Protestors stop Vershbow from attending meeting

U.S. Ambassador Alexander Vershbow was stopped by KCTU protestors from attending a meeting with the Korean Internet Journalists’ Association, reports the Korea Herald:

The U.S. envoy to Korea was to meet with members of the Korea Internet Journalists’ Association at the office of progressive radio channel, Voice of the People in Yeongdeungpo, western Seoul.

But members of the Korean Confederation of Trade Unions who share an office in the same building barricaded the entrance and held out placards saying "U.S. obstructs reunification."

Bummer, although I’m still kind of baffled that the ambassador would go anywhere near the Voice of the People, which comes pretty close to being the Seoul branch of the KCNA.  On a positive note, I guess it’s good to see the KCTU’s keepin’ busy with their vice president awaiting trial in Hong Kong and all.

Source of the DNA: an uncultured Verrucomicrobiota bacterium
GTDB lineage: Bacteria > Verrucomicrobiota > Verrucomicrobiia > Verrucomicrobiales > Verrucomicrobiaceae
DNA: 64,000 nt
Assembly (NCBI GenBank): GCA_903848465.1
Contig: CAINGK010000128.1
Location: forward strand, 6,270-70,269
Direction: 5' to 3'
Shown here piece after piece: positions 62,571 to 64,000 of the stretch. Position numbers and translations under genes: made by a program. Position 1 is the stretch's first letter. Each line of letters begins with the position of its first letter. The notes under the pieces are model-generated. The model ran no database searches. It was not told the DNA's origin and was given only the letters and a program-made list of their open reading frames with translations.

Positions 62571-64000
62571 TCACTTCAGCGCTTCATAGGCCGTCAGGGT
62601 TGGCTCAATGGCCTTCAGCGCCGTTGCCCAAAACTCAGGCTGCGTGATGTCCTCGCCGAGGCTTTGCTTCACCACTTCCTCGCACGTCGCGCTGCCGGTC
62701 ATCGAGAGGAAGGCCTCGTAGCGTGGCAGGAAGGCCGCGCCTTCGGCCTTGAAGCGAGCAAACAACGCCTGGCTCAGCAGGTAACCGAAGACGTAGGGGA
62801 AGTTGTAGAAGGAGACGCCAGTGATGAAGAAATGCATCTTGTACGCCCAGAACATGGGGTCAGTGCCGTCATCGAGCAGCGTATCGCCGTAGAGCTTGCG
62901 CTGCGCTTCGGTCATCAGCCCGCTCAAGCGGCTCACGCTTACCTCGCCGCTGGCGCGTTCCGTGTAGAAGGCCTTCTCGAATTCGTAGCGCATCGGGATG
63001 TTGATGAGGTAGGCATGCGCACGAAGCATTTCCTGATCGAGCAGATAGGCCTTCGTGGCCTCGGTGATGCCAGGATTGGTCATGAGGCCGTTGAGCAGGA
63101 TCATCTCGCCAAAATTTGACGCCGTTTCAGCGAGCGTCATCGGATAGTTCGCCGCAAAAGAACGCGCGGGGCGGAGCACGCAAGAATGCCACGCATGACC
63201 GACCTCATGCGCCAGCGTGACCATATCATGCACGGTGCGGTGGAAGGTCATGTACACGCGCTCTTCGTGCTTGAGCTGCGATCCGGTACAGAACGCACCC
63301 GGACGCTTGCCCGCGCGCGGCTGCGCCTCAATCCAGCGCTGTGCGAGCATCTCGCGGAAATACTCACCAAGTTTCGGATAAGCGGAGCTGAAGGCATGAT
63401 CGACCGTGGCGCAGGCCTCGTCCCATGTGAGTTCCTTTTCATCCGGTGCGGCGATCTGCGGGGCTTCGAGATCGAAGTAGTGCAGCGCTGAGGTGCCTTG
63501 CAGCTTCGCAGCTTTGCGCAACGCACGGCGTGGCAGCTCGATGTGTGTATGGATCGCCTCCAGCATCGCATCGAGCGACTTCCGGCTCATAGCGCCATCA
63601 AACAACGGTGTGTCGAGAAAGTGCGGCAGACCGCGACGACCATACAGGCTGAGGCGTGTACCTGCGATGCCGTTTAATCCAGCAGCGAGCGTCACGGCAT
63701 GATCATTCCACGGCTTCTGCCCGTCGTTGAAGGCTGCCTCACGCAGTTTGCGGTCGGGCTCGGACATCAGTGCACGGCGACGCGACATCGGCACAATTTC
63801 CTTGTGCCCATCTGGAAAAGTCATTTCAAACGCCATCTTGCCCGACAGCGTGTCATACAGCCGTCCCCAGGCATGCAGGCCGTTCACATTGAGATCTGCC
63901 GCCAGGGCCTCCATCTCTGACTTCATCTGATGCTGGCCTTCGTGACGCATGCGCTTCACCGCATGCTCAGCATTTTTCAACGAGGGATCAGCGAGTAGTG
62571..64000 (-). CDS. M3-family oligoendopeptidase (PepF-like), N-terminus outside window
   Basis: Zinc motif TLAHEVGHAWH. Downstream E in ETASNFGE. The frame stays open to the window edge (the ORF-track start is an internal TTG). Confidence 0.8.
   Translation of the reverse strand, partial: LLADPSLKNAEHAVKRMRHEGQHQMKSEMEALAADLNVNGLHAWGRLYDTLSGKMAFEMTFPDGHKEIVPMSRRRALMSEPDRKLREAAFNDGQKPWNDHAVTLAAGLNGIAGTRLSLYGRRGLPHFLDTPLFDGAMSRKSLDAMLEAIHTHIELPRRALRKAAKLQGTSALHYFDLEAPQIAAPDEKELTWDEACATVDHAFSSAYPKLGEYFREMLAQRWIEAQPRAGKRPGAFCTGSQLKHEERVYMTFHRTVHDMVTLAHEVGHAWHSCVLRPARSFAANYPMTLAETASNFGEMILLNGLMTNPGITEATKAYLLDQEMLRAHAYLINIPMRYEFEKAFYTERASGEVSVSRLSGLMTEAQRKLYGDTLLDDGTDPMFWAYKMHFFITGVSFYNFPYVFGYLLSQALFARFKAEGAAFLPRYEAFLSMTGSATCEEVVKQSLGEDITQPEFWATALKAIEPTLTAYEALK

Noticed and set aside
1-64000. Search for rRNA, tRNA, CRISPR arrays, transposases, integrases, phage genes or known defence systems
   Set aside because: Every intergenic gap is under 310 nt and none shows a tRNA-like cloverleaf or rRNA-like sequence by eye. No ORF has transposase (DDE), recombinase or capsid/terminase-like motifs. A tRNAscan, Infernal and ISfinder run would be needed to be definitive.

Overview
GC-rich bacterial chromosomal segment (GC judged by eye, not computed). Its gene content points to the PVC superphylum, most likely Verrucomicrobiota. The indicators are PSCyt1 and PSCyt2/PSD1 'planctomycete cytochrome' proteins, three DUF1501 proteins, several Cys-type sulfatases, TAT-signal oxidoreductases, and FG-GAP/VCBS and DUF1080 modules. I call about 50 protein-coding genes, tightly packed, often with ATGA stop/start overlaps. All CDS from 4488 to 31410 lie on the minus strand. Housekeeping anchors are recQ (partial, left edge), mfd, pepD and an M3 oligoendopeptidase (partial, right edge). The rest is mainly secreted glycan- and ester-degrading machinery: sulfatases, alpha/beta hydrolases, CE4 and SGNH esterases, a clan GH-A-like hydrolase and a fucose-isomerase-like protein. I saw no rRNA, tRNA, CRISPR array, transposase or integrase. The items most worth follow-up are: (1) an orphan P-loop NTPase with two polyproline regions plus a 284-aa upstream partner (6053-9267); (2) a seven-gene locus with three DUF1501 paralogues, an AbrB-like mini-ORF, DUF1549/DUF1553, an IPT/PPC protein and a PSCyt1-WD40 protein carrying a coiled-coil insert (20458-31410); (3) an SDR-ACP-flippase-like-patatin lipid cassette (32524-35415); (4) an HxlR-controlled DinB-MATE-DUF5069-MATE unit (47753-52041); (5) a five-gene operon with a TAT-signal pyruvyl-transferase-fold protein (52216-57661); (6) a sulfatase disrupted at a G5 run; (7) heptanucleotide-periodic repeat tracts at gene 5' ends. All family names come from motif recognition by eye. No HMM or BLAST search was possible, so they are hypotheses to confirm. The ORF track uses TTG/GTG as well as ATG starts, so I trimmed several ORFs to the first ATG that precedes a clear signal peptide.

Just some choice quotes from the incident:

The internet news association also expressed regret but urged the ambassador to take the reason for the protest into consideration.

Yeah, I’m sure he’ll do just that.

The KCTU released a statement which read, "We believe the United States is trying to play the progressive press or use it for a political event. Thus we cannot accept (the ambassador’s) visit to Voice of the People that is aligned with the KCTU."


  • R. Elgin

    It is nice to have a clear demonstration just what bums and morons the KCTU really are. I hope they all go back to China and raise hell there, thus giving the Chinese an excuse to keep them locked up, especially since Korea can not seem to muster the courage or due process to lock anyone up.

  • slim

    Where does Urinaraism end and fascism begin?

  • Mi-Hwa

    The KCTU should be punished with heavy fines. There’s a difference between protesting and illegal obstruction.

  • Darin

    Ah yes, the famous “We’re going to be the biggest ass-holes the world has ever seen, and then the world will do things our way, and the world will like it too!” technique. Worked for America right?

  • Shenzhen Whitey

    Such an action pisses me off. Seriously.

  • Michael

    That basically sums up Korean “progressives” (or “liberals” or “Leftists” or whatever other misnomer they choose to go by): basic rights like freedom of speech only apply to them, not to North Koreans or uppity U.S. ambassadors.